7 Signs of Emotional Toxicity

We should all dedicate some time to cultivating our inner selves and purging our emotions. When emotions become toxic, we take everything to the extreme and misinterpret other people’s words and actions.
7 Signs of Emotional Toxicity
Raquel Aldana

Written and verified by the psychologist Raquel Aldana.

Last update: 30 May, 2022

I feel vulnerable and get easily upset. Sometimes, I feel like leaving it all behind. I can go from interested to indifferent in a fraction of a second, and just as quickly I can feel like finishing a project that previously bored me.
Laughing and crying, I live on a constant roller coaster. I can become unstable at the most unexpected times. It takes a lot of effort to separate my past and present concerns and insecurity runs my life.
I frequently react disproportionately to situations and have a hard time expressing my thoughts and emotions clearly, which is causing me a lot of trouble. I also don’t feel comfortable with anything or anyone. It feels like I’m drowning because I feel a deep need for someone to take me by the hand…

Can you identify with these words? These are the words of someone suffering from emotional toxicity or emotional problems related to stress, anxiety, and depression.

7 signs of emotional toxicity

A person suffering from emotional toxicity.

Many of us can easily understand the effects of alcohol intoxication. We know that it alters our perception, increases heart rate, and increases reaction time. But are you able to interpret the signs that indicate that you’re overwhelmed by your emotions?

If you’ve gone through or are going through emotionally-loaded times, it’s likely that you haven’t properly purged your emotions. Although there are many causes, emotional toxicity is the result of not designating time to cultivate your inner self.

1. You’re constantly on the defensive

A person who is emotionally intoxicated has gone into “self-defense mode” to protect themselves from what they perceive to be harmful.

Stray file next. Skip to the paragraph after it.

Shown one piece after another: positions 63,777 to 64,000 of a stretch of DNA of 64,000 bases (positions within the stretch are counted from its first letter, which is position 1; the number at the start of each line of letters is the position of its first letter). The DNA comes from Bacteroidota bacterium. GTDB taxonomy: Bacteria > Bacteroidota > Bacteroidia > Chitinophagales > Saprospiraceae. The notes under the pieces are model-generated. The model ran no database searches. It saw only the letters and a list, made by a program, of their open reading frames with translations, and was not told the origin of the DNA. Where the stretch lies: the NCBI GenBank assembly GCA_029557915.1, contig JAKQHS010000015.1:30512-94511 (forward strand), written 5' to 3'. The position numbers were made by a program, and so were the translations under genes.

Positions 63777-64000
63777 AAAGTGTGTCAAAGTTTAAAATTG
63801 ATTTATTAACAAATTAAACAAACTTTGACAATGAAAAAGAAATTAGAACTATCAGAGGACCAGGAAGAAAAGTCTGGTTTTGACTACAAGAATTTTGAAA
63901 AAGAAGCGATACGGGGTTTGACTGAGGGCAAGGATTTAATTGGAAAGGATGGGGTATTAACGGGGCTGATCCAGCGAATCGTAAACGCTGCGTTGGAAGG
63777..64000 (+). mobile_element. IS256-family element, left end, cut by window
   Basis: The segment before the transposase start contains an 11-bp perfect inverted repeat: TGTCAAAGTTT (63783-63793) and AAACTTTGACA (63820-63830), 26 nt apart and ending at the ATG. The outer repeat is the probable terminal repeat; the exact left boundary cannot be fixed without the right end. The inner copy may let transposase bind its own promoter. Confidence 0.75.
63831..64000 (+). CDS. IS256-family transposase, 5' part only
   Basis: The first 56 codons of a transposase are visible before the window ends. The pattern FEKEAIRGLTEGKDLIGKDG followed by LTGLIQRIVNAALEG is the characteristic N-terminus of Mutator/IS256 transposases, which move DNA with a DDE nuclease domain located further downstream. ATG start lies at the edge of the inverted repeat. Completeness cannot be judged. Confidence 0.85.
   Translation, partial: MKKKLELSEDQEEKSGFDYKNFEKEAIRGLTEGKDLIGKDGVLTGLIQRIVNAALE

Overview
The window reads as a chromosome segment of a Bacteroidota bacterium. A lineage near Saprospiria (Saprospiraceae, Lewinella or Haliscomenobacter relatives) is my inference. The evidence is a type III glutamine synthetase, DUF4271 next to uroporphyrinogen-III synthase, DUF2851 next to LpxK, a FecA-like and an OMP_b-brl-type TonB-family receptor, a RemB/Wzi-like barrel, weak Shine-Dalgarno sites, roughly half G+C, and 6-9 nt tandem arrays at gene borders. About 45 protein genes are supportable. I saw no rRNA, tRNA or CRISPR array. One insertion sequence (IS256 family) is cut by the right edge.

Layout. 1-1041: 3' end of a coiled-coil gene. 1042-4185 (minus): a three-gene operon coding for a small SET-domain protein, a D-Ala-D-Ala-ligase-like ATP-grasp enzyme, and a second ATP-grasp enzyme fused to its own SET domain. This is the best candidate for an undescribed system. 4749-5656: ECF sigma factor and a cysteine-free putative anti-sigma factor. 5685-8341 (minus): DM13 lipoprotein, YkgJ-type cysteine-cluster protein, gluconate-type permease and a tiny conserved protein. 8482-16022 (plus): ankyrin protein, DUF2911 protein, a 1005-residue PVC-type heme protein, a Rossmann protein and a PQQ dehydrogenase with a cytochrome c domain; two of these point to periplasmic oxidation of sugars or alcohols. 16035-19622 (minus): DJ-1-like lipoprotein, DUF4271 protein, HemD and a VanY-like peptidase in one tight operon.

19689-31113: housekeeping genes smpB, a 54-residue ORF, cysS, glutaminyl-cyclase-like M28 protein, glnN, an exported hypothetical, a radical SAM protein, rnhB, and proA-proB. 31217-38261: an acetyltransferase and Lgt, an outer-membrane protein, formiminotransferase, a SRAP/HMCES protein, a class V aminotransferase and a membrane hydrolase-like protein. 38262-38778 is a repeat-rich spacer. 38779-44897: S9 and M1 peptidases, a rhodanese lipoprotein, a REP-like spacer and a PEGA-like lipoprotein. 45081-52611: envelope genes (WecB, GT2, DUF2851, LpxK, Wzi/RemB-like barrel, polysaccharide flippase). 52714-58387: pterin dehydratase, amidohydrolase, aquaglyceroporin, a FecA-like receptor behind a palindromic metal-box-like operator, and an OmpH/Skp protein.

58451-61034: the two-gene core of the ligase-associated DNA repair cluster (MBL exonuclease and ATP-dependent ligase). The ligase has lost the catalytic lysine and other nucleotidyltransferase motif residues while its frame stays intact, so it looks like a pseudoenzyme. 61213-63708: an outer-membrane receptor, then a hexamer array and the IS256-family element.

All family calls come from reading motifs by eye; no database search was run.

When our emotions overwhelm us, we might misinterpret other people’s actions and words as an attack. In fact, we take everything to the extreme.

This happens because our self-esteem is completely diminished, making us feel vulnerable. Our emotions are blocked, causing us to pay attention to only negative things and allowing every little thing to directly affect us.

As a consequence, we twist other people’s words and intentions and react aggressively and disproportionately, believing we need to be on guard against dangers that exist only in our minds.


2. Your perceptions are altered

It’s likely that you’re experiencing everything around you through the lens of your emotions and not listening to yourself or others. It might seem like a waste of time, but not taking care of these conflicts can cause you many problems.

For example, not understand nor paying attention to our surroundings cause nervousness, impatience, and uncontrollable emotional reactions.

3. You’re overly critical

One reason why it’s so difficult to deal with an emotionally intoxicated person is the self-imposed barrier caused by an uncompromising attitude.

If you’re feeling this way, it’s possible that you’ve lost the ability to be flexible in your desire to keep everything under control. Try to be nicer to yourself and others.